The latest twist in this saga of insanity comes from the UK: music played over the radio [or via a commercially recorded CD] in the workplace is now liable for a royalty fee payable by the employer.

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  5. Atheist1 (174 comments) says:

    whoops posted in wrong item. I’ll try again

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  6. Sonny Blount (1,848 comments) says:

    Flashman,

    The same applies in NZ.

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  7. aardvark (417 comments) says:

    I don’t know why NZ doesn’t do the same as the Isle of Man where they’re planning to charge all internet users a *small* fee for immunity against copyright charges in respect to downloading music.

    The money will then be passed on to artists in much the same what that APRA does that here in NZ with money collected from broadcasters, cafes and others who license the “right to use” such music.

    Simple, affordable, lawyer-free and (if my calculations are correct) a win for all concerned.

    It’s quite interesting that the IOM opted for this plan shortly after I wrote a column suggesting it might be the best way to handle things.

    Coincidence? Of course. But, strangely enough, I know a guy who’s best mates with a bloke that is part of the IOM bureaucracy responsible for the move.

    Must check my server logs for IOM requests :-)

    I’m publishing another awful story about the recording industry and recording rights tomorrow too.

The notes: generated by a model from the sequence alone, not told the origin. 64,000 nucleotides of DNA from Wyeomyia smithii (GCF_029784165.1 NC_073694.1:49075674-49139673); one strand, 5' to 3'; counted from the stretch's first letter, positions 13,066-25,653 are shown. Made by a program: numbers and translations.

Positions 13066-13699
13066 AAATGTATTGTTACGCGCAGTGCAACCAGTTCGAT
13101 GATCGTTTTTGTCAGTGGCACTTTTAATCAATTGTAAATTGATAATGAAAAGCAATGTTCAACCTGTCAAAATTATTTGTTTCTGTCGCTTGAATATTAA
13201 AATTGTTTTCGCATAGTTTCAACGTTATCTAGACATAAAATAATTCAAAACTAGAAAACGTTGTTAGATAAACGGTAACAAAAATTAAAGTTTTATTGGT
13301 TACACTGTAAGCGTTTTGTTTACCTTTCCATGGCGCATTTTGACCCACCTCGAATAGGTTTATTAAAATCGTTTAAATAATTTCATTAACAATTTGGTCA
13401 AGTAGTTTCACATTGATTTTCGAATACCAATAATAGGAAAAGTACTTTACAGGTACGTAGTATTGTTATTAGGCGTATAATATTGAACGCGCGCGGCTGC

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  8. Rich Prick (1,659 comments) says:

    Now I find this issue really interesting and illustrative of how a lobby achieved something with a Government prepared to fawn all over the “arts”. I know a member of APRA who banks cheques on a regular basis. This person was appalled when I happened to mention that I had a couple of compliation cd’s in the car player that I had put together. I asked about what sort of back-up he had for his vital software, answer was three copies of the critical ones, all copies of IP, but he explained that that was “different” but with no reasons.

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  9. aardvark (417 comments) says:

    If you’re wondering why so many people use copyrighted music tracks unlawfully (without the appropriate licence) then check my column today.

    Clearly the recording industry isn’t past shooting its feet to smithereens, despite finally catching onto the notion that the Net isn’t out to destroy them.

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  10. Murray (8,844 comments) says:

    Who decides who is artist anyway?

    I would cross the street to pee on most of the overpriced lowlifes who get government funding these days.

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  11. Alan Wilkinson (1,866 comments) says:

    aardvark is right except that as he demonstrates in his latest column the recording industry doesn’t deserve any further legal assistance whatever.

    It should be left to crash and burn, reaping the just rewards of its assaults on its own customers.